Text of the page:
We used to worry about cabbages. From butterflies to aphids, there was always something at them. Pigeons eat the young seedlings as do mice, rats (always rats on allotments) and then the hens have their fair share too! My young bantams got out once and ate almost every cabbage on all the plots – I was not popular!
These days there is a single solution to most, if not all, of the protection problems with cabbages. Horticultural fleece is just perfect for keeping insects out and cabbages in. It is a nylon mesh, which keeps out everything except rain and air.
All cabbages need to be treaded in to stop them from rocking about in the wind. This rocking motion has a physiological effect on the plants, causing them to grow ‘loose’ – that is, they don’t ball up properly.
Cabbages need around 15°C to germinate. Sow them indoors, mostly in the winter, and transplant from modules. It is the only time the plant is really temperature sensitive.
They do best in soil that was previously used for potatoes: fairly fertile and well dug. They should never be allowed to dry out, and will never recover from a period of drought.
This is a dwarf-looking cabbage that can be planted 30cm apart. Sow in a nursery bed in July and then transplant in October at 45cm apart. Harvest when you need them from April onwards. (Hence the name!)
This is a huge plant – you’d only need one of these a week! Sow in February and transplant in May. They need about 16°C to germinate, so bottom heat is sometimes a help if you are sowing in the coldest part of winter.
The name is a little misleading, as December is the end of the harvest period, which starts in October. Large heads of blue-green outer leaves and crisp hearts. Do make sure these plants are very firmly heeled in. They have to take the brunt of the autumn gales when they are at their largest size.
Someone said that the name ‘Greyhound’ referred to the speed by which it came up. There might be something in it. They have conical heads and really do firm up quickly. This is a reliable favourite for the kitchen. Sow in February for plants to be transplanted under a cloche in April. You will get cabbages by the end of June – this one really is quick out of the traps.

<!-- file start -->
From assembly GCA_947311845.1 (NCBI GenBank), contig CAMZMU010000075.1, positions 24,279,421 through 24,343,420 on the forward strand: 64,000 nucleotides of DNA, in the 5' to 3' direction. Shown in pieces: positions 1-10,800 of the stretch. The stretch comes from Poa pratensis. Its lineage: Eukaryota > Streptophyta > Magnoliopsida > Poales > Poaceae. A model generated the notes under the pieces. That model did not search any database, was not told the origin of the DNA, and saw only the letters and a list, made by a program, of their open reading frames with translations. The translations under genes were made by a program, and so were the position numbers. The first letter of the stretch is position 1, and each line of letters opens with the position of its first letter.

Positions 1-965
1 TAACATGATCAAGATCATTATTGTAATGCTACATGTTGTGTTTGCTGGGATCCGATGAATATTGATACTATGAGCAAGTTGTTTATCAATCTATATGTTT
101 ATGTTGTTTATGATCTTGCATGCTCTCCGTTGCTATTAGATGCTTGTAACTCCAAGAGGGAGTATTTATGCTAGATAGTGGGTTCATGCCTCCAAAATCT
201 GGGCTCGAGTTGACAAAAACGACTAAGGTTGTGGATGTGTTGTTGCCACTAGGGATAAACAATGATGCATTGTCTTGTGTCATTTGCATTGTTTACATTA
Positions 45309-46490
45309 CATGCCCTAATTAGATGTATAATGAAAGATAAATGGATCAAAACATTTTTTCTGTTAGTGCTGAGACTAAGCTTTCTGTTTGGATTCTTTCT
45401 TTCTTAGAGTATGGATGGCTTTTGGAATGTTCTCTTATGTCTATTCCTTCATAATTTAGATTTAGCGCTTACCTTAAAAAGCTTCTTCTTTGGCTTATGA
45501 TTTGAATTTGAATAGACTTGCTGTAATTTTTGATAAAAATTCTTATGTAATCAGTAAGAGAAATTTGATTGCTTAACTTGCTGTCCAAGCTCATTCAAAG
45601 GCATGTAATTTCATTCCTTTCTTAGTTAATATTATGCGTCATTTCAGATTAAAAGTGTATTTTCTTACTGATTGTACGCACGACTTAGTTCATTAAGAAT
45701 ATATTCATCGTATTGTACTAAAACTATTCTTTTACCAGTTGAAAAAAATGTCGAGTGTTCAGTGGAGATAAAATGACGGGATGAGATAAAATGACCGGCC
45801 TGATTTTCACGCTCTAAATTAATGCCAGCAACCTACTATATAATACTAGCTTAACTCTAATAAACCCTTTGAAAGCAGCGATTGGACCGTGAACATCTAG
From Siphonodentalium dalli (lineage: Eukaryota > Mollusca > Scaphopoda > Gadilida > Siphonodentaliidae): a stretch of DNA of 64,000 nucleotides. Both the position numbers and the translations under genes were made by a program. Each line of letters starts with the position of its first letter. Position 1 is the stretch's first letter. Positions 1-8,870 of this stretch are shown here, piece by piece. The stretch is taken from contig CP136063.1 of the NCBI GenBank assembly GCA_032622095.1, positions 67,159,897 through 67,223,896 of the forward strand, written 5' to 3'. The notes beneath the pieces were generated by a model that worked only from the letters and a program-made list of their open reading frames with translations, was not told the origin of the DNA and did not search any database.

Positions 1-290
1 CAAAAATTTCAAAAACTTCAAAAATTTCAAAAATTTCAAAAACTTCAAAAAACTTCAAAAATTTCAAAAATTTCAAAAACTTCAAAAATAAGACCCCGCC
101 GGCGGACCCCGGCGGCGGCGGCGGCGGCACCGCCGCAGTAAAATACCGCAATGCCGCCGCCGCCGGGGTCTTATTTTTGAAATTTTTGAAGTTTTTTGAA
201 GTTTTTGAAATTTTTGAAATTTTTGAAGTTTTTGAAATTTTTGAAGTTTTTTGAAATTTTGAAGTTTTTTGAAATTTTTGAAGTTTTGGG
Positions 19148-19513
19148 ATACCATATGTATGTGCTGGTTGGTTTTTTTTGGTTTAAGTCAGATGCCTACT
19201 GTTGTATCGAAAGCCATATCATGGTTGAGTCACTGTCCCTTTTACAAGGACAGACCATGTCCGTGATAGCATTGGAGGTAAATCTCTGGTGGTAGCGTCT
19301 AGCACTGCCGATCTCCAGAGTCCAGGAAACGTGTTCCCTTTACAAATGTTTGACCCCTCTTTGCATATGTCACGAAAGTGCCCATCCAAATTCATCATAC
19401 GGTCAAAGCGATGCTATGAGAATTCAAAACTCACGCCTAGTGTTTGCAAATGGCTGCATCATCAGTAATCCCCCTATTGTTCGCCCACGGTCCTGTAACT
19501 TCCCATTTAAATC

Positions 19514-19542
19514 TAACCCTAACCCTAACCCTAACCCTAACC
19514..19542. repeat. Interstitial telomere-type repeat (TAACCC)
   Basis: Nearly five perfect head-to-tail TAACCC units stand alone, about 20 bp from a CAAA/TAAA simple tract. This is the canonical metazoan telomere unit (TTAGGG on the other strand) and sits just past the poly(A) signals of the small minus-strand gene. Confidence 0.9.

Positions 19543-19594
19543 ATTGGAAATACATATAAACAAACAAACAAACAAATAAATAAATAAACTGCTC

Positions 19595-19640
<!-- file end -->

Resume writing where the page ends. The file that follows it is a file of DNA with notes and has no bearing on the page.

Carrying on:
Because it is an early variety, and it comes from the frozen north, this is a good one to grow in the garden for excellent results where the weather is really harsh – though I have noticed it doesn’t like sitting in puddles. Sow in July and August and transplant by September. Cover with a cloche in the worst of the weather to be assured of good growth. Ready from spring onwards.
This is just like a savoy cabbage – purple/green and a sweet as can be. Does well in frost and is ideal for winter harvest. Sow in April and transplant in May/June. Keep well watered during early growth and it will be really good for the rest of the year. Harvest from November.
As the name suggests. Sow when you like (assuming you can get about 15°C), transplant whenever the plants are ready (when about as big as your hand) and harvest when you think there is enough of a cabbage for your needs. They maybe not the biggest, greenest or tastiest, but they are very forgiving and will grow in almost any conditions.